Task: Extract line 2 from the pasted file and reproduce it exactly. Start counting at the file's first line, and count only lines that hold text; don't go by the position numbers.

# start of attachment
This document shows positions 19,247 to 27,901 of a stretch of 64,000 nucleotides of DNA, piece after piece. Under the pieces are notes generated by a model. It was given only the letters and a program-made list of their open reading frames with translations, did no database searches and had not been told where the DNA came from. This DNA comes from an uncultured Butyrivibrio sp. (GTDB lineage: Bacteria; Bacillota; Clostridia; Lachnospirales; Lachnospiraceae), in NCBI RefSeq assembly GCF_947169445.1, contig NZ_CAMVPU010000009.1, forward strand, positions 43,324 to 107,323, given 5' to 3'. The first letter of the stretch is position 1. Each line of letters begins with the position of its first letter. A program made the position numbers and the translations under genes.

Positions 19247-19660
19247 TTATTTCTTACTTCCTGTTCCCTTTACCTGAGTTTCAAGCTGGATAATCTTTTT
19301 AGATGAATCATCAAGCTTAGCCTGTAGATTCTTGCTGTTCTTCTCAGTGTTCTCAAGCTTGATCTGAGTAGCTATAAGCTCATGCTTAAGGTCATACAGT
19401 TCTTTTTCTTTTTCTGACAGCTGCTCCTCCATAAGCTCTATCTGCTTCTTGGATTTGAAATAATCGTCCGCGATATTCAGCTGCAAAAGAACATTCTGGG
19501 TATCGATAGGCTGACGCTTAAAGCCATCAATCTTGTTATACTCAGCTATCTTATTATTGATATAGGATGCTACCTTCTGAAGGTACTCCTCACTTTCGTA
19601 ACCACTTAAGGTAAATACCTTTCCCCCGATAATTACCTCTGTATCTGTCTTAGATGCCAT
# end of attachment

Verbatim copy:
Positions 19247-19660